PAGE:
My confidence about his response stems from talks we’d had over the years, and in particular, our last, long telephone conversation   [6] about his time in the military, as well as that of his brother-in-law, Bill O’Malley. My Uncle Bill, also a WWII paratrooper, and saw action in campaigns from North Africa to Italy to D-Day to the Battle of the Bulge.  He was hospitalized after the war, in Europe, for (what we now know is) PTSD. When he was well enough to be released, his PTSD, or what was called “shell shock” back then, continued to give him emotional problems when he returned to the States. My Uncle Bill never received any stateside counseling or mental health treatment.  [7]   Instead, he’d gradually “recovered,” he’d told me, when he and I talked extensively about his war stories,  [8]  because of how he was treated by his fellow Americans. As a returning GI, everyone was kind to and patient with him.  “If they knew or even suspected that I’d been a soldier,” Bill said, “I never paid for a cup of coffee.”

Chet chuckled when I told him Bill’s story, then said that he himself had always felt …odd…accepting any kind of kudos for his military service. He was an enlistee, not a draftee, and had proudly signed up for the paratroopers. It was an important job he and the other soldiers had to do, he said, but he didn’t want to make “a big deal” out of it.  He got paid for doing it, and never felt that he was owed him anything nor that civilians were beholden to him in any way. Or, as he put it, “I can buy my own damn cuppa coffee.”

 

Chet Parnell (front row far left) and some of his “stick.”  [9]

 

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Who doesn’t want to be thanked for their military service?….
Many people, it turns out….To some recent vets…the thanks comes across as shallow, disconnected, a reflexive offering from people who, while meaning well, have no clue what soldiers did over there or what motivated them to go, and who would never have gone themselves nor sent their own sons and daughters.
To these vets, thanking soldiers for their service symbolizes the ease of sending a volunteer army to wage war at great distance — physically, spiritually, economically. It raises questions of the meaning of patriotism, shared purpose and, pointedly, what you’re supposed to say to those who put their lives on the line and are uncomfortable about being thanked for it.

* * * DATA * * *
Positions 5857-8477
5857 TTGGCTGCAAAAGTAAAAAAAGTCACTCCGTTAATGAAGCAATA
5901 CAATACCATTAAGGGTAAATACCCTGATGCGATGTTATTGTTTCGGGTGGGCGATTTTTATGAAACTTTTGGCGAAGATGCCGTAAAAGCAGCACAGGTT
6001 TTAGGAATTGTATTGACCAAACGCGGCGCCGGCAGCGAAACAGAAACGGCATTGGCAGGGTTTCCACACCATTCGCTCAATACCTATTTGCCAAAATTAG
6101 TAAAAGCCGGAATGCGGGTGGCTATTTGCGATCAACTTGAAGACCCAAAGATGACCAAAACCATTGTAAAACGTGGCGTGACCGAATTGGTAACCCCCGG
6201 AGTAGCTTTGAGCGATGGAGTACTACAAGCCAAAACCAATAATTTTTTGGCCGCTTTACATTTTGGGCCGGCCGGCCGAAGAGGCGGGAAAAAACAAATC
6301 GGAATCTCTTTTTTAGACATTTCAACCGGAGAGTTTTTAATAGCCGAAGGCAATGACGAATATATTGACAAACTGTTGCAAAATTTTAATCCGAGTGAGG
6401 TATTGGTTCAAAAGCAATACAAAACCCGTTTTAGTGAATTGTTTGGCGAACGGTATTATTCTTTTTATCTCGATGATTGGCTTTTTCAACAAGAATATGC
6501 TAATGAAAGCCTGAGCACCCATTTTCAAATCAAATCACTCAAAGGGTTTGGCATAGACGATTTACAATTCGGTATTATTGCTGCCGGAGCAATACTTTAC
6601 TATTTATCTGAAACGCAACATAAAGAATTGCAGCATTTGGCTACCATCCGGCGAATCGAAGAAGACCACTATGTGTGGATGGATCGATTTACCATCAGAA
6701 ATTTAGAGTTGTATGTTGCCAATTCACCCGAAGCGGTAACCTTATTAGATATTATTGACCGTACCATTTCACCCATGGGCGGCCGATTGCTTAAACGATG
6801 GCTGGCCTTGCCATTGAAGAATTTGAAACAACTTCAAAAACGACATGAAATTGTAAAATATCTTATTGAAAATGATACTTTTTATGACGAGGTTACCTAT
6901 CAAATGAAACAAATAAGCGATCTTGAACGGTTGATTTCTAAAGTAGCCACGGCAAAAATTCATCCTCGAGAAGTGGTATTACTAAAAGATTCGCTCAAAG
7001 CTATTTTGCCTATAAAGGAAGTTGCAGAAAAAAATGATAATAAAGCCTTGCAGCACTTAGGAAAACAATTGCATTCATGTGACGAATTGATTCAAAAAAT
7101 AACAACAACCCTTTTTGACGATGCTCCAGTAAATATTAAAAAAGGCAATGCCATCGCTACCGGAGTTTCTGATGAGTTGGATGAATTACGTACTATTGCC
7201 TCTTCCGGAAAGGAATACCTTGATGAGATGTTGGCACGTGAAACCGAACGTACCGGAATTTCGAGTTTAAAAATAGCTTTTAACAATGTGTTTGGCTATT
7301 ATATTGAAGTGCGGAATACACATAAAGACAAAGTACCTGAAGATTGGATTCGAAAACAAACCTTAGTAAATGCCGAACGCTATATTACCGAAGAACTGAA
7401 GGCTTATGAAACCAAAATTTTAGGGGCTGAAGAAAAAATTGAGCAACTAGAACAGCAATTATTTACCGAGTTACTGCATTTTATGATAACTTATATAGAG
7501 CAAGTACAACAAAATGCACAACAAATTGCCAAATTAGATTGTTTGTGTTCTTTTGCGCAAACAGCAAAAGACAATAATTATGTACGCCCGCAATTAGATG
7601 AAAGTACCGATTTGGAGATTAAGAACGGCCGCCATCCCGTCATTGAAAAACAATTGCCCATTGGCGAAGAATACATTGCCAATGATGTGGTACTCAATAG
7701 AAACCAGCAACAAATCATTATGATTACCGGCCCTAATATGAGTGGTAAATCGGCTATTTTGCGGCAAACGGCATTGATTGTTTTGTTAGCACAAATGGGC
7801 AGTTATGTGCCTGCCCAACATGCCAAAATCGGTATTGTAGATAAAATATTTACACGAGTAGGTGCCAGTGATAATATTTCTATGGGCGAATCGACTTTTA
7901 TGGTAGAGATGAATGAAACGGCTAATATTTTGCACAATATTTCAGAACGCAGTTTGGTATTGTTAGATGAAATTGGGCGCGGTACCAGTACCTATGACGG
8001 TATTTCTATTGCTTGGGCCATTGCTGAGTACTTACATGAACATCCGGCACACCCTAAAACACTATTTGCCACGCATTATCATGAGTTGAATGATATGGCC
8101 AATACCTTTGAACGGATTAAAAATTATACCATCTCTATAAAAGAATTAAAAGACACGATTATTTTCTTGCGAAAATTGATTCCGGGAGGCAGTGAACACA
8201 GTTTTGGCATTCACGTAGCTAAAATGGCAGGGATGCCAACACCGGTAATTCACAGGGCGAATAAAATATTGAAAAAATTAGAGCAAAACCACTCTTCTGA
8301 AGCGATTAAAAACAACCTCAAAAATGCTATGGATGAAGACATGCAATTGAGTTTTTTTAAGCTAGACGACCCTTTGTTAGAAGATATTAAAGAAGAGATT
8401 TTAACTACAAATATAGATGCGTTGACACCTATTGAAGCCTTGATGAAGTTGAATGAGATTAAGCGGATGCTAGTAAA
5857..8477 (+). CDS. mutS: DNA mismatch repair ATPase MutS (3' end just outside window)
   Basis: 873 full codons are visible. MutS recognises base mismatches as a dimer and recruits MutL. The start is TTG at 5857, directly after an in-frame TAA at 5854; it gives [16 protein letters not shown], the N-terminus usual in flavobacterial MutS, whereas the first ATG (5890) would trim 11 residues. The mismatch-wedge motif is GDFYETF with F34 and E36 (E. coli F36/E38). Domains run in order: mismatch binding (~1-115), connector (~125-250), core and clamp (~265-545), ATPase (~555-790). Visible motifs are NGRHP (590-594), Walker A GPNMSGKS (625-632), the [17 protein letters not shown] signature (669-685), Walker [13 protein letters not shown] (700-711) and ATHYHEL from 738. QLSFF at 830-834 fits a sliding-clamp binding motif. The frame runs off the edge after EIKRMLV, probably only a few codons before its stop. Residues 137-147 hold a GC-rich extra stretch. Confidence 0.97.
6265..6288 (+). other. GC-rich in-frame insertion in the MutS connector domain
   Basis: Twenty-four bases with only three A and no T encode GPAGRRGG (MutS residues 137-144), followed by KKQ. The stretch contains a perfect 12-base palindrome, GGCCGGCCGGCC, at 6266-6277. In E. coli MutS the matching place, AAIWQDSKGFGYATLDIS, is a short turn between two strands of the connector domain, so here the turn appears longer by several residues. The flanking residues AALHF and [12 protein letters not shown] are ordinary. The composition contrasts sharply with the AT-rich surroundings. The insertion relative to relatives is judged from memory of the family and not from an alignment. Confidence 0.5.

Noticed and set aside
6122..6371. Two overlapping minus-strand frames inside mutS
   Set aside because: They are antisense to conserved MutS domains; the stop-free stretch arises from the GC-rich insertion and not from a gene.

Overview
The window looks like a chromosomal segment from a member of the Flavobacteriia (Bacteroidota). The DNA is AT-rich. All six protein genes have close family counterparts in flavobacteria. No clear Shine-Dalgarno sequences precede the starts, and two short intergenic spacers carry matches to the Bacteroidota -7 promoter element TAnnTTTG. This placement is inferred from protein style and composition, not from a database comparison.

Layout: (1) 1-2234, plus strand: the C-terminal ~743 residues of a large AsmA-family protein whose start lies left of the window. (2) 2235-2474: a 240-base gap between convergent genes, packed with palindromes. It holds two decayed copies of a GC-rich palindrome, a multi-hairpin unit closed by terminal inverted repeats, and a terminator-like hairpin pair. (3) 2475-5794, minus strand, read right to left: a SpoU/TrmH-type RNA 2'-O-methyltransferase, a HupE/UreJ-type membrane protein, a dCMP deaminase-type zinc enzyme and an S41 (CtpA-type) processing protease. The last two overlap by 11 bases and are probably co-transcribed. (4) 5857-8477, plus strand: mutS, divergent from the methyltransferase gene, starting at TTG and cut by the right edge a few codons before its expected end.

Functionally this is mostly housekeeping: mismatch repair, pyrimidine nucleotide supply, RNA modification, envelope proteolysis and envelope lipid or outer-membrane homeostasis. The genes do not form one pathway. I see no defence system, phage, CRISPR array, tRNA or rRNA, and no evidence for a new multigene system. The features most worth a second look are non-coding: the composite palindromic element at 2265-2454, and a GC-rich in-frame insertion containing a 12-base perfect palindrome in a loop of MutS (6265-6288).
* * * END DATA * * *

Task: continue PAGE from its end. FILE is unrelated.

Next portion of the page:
(Hunter Garth, 26, former Marine who served in Afghanistan) said that when he gets thanked it can feel self-serving for the thankers, suggesting that he did it for them, and that they somehow understand the sacrifice, night terrors, feelings of loss and bewilderment. Or don’t think about it at all.
“I pulled the trigger,” he said. “You didn’t. Don’t take that away from me.”

(“Please Don’t Thank Me For My Service,” NY Times, 2-21-15)

*   *   *

 

May you have a restful post-Thanksgiving weekend;
May you contemplate the existential reasons why a person might visit Arkansas;
May you appreciate being able to buy your own damn cuppa coffee;
…and may the hijinks ensue.

Thanks for stopping by.  Au Vendredi!

*   *   *

 

 

[1] Lions and tigers and bears want to eat every day, and don’t understand Thanksgiving.

[2] Plant-based eaters generally exclude or minimize consumption of meat and animal products. Some, like moiself, have fish on occasion. And others, also like moiself, are trying to get Tillamook Pepper Jack cheese classified as a fish.

[3] The management would like to apologize, if only she could do it sincerely.

[4] I sincerely hope all veteran’s order of burgers and fries were not delivered to their tables with that phrase I find at once odious and obsequious: Thank you for your service.

[5] He served in WWII as a paratrooper.

[6] The night before he died.

[7] Both treatment for and knowledge about PTSD was practically non-existent, for WWII vets.

[8] Which flabbergasted my parents when I told them, years later, because, other than a few talks with Chet, a fellow paratrooper, “Bill wouldn’t talk about the war with anyone.” My theory was that while Bill wouldn’t talk about the war with other adults, a ten year old (at the time of our conversation) kid disarmed him with my genuine curiosity and guileless questions – and every question I asked, he answered.

[9] A “stick” is a load of paratroopers in one plane, prepared for a drop.

The Military I’m Not Saluting

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And They Said The Honeymoon Wouldn’t Last

I sliced the steaming, freshly roasted squash down the middle, and sighed. “I love the aroma of roasted Delicata squash.” I waved a piece of squash under MH’s nose, and bid him to inhale.  “I just want you to know that.”

This is good to know, MH replied. He assured me that, upon my death, a Delicata squash would be cremated alongside my body.

 

squash7

*   *   *

The Verisimilitudinous Vermin of Autumn